An Italian court says: She's free to go home.

On the livestream she appeared extremely nervous, cried quietly as the moment of the verdict approached, and then seemed to collapse into tears upon hearing that she and Raffaele Sollecito had been acquitted. Italian police officers almost carried her, hands under armpits, out of the court.

If you're looking for a primer on how Knox's supporters saw the case and the charges against her, the piece Madison Paxton wrote for The Stranger in 2009 is a good place to start:

Her story has gained worldwide attention over the last two years. It is long, complicated, and heartbreaking. It leaves one innocent person—Meredith Kercher—brutally murdered, multiple families devastated, and now two innocent people convicted of the crime.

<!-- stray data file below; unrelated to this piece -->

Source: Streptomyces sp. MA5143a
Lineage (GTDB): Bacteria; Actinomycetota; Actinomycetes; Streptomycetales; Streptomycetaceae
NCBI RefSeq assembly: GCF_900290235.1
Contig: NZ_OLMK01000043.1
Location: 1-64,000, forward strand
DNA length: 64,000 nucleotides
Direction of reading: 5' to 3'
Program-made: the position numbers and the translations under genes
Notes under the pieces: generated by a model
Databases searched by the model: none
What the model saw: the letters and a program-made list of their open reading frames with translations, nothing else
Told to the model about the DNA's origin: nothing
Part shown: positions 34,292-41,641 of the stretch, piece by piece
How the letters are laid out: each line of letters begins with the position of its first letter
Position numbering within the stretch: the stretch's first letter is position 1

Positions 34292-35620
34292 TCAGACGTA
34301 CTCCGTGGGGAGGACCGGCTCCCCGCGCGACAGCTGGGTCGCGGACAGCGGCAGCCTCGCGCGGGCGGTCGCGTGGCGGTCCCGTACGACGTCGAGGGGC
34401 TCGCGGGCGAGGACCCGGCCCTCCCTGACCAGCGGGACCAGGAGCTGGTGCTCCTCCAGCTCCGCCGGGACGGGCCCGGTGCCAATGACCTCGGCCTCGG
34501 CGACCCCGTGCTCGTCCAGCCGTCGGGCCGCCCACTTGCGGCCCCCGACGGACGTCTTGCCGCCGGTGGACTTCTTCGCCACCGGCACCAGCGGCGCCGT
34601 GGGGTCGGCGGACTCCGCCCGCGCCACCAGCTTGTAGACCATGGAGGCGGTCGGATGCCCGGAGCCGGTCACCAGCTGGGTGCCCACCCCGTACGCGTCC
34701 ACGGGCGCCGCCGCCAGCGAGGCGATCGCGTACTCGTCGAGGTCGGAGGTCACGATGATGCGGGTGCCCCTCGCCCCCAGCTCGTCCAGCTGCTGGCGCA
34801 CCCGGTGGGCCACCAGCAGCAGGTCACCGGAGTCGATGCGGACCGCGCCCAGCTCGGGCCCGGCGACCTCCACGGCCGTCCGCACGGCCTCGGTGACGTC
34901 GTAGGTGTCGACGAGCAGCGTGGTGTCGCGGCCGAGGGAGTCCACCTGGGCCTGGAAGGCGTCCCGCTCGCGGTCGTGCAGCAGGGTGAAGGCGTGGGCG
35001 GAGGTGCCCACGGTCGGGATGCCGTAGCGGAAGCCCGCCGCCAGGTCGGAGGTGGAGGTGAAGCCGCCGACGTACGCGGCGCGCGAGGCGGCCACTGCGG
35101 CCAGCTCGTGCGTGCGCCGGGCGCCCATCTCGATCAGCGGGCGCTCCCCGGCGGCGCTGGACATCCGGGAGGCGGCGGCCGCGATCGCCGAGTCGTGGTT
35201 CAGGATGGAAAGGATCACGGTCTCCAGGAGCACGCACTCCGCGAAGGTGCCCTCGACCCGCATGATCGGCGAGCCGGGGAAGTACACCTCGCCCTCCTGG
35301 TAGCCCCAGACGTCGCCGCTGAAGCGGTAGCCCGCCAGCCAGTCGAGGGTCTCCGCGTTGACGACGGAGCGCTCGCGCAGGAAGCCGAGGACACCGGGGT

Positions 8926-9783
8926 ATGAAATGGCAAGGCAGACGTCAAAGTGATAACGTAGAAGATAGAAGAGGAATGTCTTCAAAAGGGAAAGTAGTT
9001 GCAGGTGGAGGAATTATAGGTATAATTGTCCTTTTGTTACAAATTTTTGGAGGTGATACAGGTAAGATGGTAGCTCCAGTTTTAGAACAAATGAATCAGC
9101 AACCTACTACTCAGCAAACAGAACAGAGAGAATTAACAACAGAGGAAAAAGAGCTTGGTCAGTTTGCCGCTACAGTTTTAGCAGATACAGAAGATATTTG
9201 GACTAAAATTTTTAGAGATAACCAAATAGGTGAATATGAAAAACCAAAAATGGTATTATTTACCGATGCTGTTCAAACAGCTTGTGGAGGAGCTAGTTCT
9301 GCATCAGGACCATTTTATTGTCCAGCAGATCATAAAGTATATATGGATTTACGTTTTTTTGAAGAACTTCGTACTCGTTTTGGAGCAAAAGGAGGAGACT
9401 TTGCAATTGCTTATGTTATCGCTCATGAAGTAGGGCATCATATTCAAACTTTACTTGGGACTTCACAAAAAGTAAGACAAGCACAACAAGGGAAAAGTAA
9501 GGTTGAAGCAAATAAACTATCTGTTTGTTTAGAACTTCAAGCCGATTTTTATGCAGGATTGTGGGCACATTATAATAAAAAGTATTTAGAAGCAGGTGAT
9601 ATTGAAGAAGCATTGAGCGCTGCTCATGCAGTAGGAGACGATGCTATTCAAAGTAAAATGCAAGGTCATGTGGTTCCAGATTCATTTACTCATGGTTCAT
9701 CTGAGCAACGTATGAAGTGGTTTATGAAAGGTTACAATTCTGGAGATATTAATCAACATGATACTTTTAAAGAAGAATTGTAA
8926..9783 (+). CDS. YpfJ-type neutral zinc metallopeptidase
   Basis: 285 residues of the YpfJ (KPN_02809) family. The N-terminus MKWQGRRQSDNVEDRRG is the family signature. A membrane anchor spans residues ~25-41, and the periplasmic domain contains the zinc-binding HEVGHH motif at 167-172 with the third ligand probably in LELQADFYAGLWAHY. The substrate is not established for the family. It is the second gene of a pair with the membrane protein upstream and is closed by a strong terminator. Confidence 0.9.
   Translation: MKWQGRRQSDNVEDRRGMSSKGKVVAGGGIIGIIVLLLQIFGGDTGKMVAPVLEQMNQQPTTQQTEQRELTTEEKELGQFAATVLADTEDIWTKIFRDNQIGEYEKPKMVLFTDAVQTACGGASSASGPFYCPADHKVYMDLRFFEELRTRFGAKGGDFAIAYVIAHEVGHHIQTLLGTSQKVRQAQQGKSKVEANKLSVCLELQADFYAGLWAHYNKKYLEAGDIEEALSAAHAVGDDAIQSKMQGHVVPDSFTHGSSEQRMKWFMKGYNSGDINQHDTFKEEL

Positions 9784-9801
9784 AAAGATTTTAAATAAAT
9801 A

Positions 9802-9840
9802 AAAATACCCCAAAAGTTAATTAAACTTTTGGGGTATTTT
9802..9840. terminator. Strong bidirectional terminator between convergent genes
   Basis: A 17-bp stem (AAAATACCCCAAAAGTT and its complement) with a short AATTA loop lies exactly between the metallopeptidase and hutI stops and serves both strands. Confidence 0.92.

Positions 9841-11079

It seems the Italian court agreed. The court also upheld Knox's conviction for defamation for accusing her former boss, Patrick Lumumba, of being the murderer. It sentenced her to three years for that crime, but credited her for the three years she's already served. She'll also have to pay Lumumba's legal fees and some court costs related to the defamation case—if I understood the livestream right, that will be somewhere around $20,000.

But the bottom line is: The court said Knox was wrongly convicted of murder, and that she's now free to return home.